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History of Oporto

The settlement now known as Oporto was founded on the south bank of the Duoro River well before the time of the Romans. Later, it combined with the Alani settlement on the north bank, an area called Castrum Novum, to form the Roman city of Portus Cale.

Briefly held by the Visigoths, the city was captured by the Moors, who ruled it (except for a short period during which it was taken by Christian troops) continuously till almost the end of the 11th century. In 1092, Oporto finally passed into Christian rule, and, within a short span of about two hundred years, had acquired the status of one of the most important ports in all of Portugal. Henry the Navigator was born in the city in 1394, and a number of expeditions - both exploratory as well as commercial (and some, of course, of a military nature) were launched from Oporto in the days of the Renaissance.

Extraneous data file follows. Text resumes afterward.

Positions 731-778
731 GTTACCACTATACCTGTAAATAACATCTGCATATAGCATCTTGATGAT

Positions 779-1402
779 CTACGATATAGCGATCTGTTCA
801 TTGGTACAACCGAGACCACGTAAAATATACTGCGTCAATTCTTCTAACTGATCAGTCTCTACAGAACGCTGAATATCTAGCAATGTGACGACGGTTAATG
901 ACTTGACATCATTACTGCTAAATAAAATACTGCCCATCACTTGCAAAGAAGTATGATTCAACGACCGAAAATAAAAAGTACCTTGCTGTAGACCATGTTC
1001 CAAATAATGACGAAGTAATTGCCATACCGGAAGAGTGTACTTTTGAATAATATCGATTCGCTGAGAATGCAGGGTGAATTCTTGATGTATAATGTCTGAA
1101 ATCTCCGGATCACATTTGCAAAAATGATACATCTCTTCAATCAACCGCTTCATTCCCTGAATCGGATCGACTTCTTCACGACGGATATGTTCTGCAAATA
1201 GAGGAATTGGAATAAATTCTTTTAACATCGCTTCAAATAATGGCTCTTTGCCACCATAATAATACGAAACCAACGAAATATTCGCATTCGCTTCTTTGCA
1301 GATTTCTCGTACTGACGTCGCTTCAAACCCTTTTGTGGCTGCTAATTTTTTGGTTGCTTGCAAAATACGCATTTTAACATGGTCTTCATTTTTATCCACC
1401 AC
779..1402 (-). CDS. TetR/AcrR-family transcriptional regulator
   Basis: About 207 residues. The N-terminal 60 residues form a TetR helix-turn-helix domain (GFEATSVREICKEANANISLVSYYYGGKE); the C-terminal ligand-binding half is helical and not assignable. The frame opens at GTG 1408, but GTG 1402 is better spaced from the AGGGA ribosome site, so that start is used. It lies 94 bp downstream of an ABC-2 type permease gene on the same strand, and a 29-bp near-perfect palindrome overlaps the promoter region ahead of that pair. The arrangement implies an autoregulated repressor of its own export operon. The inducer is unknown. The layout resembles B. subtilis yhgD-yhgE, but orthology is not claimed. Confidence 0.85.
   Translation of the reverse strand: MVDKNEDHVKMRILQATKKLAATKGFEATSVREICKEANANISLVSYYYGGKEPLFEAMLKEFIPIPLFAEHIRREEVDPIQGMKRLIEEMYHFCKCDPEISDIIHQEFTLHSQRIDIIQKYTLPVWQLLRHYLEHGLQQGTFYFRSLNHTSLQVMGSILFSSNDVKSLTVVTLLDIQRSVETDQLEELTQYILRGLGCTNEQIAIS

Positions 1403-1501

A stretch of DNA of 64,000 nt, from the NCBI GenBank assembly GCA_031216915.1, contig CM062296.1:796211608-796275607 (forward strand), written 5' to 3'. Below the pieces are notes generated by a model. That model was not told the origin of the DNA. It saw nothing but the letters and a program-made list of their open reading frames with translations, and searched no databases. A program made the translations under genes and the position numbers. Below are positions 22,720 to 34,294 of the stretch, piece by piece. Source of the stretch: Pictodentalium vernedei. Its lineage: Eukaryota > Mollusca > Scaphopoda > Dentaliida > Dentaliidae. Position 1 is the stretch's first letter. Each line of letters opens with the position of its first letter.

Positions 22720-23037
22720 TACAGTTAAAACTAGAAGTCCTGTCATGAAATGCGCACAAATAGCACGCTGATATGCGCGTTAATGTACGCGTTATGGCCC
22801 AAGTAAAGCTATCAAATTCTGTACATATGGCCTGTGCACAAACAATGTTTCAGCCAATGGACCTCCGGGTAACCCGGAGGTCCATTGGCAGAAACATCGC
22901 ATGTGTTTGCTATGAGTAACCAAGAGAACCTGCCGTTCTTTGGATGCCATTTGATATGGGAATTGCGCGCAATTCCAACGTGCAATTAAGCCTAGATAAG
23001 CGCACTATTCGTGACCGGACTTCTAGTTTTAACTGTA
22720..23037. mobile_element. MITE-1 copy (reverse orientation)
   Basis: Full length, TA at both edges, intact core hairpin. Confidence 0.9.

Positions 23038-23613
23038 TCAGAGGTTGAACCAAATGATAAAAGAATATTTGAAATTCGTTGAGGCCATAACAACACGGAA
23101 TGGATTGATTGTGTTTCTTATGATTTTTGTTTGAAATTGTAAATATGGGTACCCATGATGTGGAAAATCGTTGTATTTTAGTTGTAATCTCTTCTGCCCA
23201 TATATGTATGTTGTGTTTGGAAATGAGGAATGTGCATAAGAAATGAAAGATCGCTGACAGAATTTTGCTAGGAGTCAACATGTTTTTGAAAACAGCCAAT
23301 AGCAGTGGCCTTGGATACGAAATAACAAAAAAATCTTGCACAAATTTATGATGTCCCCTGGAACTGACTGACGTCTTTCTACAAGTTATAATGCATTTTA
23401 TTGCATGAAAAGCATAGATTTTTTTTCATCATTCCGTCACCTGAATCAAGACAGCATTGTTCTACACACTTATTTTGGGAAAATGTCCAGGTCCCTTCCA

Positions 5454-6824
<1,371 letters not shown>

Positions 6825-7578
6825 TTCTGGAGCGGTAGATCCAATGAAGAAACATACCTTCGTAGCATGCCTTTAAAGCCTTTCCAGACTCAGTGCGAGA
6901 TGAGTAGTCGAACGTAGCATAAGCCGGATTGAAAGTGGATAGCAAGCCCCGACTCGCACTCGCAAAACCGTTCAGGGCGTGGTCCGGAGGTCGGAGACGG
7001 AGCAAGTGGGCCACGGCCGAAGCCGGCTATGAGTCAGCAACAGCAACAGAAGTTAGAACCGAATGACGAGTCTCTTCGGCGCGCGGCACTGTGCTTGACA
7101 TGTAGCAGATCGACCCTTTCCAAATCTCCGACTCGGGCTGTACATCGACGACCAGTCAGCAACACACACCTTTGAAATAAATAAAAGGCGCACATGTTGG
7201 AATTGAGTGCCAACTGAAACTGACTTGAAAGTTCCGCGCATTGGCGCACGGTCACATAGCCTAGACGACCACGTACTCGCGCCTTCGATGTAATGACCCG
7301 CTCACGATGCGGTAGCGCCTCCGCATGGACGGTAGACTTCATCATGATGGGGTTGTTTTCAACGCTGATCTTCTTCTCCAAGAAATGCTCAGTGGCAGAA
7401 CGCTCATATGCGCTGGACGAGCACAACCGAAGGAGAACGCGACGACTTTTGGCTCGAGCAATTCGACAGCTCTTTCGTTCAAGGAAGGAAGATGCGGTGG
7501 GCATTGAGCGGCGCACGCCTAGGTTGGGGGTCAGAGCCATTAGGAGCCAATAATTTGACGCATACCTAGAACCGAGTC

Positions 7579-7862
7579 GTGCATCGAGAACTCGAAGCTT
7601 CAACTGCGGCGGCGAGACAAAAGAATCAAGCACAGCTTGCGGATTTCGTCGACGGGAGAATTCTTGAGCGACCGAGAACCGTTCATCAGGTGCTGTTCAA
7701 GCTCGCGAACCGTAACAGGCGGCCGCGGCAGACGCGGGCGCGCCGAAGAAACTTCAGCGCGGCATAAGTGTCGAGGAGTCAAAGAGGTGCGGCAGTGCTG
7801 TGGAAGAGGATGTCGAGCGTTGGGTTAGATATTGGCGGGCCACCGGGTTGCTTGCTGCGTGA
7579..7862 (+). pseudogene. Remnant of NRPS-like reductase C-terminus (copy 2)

In the early 19th century, Oporto came into the limelight as a battleground of the Peninsular War; British troops led by Arthur Wellesley took the city in 1809. Since then, however, Oporto has been a quiet and peaceful place, with little to disturb its gradual development into Portugal’s second largest city. During the early decades of the 20th century, especially, considerable town planning and residential development took place, and many of the city’s surrounding suburbs were absorbed into Oporto.

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